Fruit Type

Colour of Fruit

Subterranean Parts

Other Notes


Dark green

(Sometimes flushed or striped in purple).



Online Flora of the Maltese Islands  2002-2019) Online Flora of the Maltese Islands  2002-2019) Online Flora of the Maltese Islands  2002-2019) Online Flora of the Maltese Islands  2002-2019)

Plant description and characters

Life Cycle:


Growth Form:

GEOPHYTE (bearing underground bulbs, rhizomes, stolons, etc.)


Mostly present in maquis and sheltered rocky areas but can also be found in high garigue, abandoned fields, disturbed ground with dumped soil and wooded areas. Prefers mostly partial shade and moist soil but can thrive in exposed rocky ground


Very Common

Localities in Malta:

Very Common everywhere. Plenty at Buskett woodland, many valleys (eg Wied il-Ghasel), Chadwick Lakes, and abandoned fields in Gozo.

Plant Height:


Flowering Period:


Protection in Malta:

Not legally protected till the last update of this website (2/Mar/2022)

Red List 1989:

Not listed in the Red Data Book of the Maltese Islands


This perennial monocot have a peculiar appearance due to its distinctive pulpit-shaped flower, a characteristic of the ARACEAE family that Arisarum vulgare belongs to. The plant grows from an underground tuberous rhizome - a creeping underground stem which give rise to several leaves and flowers in Autumn and Winter. Since the underground stem lives all year round, the plant is described as perennial, but actually, during the hottest period of the year (late Spring and Summer), there are no aerial leaves or flowers left.

Every leaf and flower is supported by a single, unbranched, glabrous stalk that grows directly from the underground tuber. The flower stalks, have purple-brown spots or small longitudinal streaks, especially at the lower part. These turn gradually to green up the stalk. Leaf stalks are usually green spotted. The length of the stalk varies, depending light conditions, soil depth or/and competitive vegetation, but usually grow between 8cm up to 25cm high.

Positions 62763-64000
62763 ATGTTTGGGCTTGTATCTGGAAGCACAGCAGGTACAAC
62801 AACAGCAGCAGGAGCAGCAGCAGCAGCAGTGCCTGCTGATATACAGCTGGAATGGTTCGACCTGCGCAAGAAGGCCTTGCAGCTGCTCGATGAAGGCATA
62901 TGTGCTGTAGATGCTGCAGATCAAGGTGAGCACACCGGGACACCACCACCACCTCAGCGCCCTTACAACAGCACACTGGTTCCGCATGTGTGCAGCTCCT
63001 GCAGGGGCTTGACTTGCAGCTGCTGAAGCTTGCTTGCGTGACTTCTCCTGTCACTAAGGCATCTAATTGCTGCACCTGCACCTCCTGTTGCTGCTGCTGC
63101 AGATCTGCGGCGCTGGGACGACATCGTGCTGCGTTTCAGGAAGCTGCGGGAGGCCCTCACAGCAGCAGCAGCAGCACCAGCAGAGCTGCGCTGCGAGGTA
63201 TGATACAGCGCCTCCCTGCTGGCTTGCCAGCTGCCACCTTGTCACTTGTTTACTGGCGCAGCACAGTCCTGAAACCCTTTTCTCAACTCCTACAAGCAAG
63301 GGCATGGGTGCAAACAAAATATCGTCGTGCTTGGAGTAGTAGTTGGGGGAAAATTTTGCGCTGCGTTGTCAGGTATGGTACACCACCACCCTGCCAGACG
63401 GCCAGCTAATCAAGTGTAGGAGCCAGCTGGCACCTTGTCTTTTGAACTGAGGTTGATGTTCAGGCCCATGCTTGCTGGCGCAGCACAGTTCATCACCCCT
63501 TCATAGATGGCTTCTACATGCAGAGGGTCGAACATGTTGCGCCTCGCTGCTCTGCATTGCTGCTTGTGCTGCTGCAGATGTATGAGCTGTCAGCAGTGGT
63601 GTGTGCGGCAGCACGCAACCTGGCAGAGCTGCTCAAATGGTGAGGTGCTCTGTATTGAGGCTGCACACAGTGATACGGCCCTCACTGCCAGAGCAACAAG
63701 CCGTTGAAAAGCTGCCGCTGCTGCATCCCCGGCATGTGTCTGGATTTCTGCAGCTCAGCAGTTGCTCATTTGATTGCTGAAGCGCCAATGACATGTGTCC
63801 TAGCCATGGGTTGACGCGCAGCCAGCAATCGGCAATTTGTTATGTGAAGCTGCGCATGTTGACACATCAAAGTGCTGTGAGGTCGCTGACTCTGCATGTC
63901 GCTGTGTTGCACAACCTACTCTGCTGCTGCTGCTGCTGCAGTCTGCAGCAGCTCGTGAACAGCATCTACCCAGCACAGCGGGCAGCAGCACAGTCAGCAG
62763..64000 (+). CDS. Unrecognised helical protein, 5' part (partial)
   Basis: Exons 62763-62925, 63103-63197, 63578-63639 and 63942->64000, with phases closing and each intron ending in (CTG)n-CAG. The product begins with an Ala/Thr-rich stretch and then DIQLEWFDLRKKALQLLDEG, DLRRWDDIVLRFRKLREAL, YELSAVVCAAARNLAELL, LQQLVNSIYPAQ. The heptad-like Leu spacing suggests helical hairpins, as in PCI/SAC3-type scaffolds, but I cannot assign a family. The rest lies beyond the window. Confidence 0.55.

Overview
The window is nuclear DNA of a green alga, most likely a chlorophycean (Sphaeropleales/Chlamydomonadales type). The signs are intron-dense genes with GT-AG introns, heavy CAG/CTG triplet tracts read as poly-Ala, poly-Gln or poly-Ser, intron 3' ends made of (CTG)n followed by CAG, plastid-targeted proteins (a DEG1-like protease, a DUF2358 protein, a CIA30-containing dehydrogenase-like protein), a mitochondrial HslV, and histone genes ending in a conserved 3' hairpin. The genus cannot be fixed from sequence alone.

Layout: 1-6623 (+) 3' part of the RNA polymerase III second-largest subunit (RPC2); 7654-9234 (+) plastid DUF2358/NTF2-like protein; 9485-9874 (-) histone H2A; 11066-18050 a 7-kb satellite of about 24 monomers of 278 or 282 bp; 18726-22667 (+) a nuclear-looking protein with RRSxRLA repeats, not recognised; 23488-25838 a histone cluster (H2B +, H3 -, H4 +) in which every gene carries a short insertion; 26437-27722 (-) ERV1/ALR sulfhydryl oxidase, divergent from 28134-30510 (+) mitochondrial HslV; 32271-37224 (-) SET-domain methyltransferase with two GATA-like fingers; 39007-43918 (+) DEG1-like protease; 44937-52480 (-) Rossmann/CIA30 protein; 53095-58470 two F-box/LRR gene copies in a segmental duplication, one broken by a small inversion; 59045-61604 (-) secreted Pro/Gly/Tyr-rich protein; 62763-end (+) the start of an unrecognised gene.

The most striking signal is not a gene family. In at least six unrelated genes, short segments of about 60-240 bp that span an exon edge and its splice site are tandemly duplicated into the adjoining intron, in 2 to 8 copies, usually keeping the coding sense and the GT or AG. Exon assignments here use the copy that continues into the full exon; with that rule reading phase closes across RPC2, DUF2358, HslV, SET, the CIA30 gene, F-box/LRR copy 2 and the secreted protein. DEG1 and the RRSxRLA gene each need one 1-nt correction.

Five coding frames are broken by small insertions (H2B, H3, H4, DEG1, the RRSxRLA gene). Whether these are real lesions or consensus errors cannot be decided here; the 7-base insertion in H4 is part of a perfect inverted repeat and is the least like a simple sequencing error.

Every stalk support a single, glabrous, dark-green leaf about 8cm to 18cm long and 6cm-8cm wide. Sizes vary considerably according to environmental conditions. The leaves have a general oval shape but their base ends with two conspicuous auricles (lobes) which can be found either rounded (forming a heart-shaped leaf base) or sometimes pointed (forming an arrow-shaped leaf base).

The complex flower consists of a tubular shaped structure - the spathe - with a broad opening from which a club shaped structure, the spadix or spike protrudes out. The spathe is botanically defined as a modified bract enclosing the flowering spike or spadix inside. The colour of the upper part of the spathe is completely purple-brown which gradually turns to an interesting pattern with longitudinal stripes, speckles and spots towards its base. Some flowers seems to lack this pigmentation forming green patterns instead.

The spadix outer part is generally brown, light brown or sometimes green, but its colour fades away down the interior of the spathe. The lower part inside bears the true flowers, with the male flowers separated from the female flowers benneath. The male flowers are small (1-2mm) C-shaped, pale-yellow sacs which produce large amounts of pollen. They are subtended out from the spadix by a short sturdy supporting structure. Numerous male flowers are found all around the spadix perimeter. On the other hand, there are only about 10 female flowers embedded at the base of the spike below the male flowers, and lying at one side of the spadix perimeter. They are roundish small structures (2-3mm), usually with dark-purple stripes and a short snout-like style and stigma at the tip.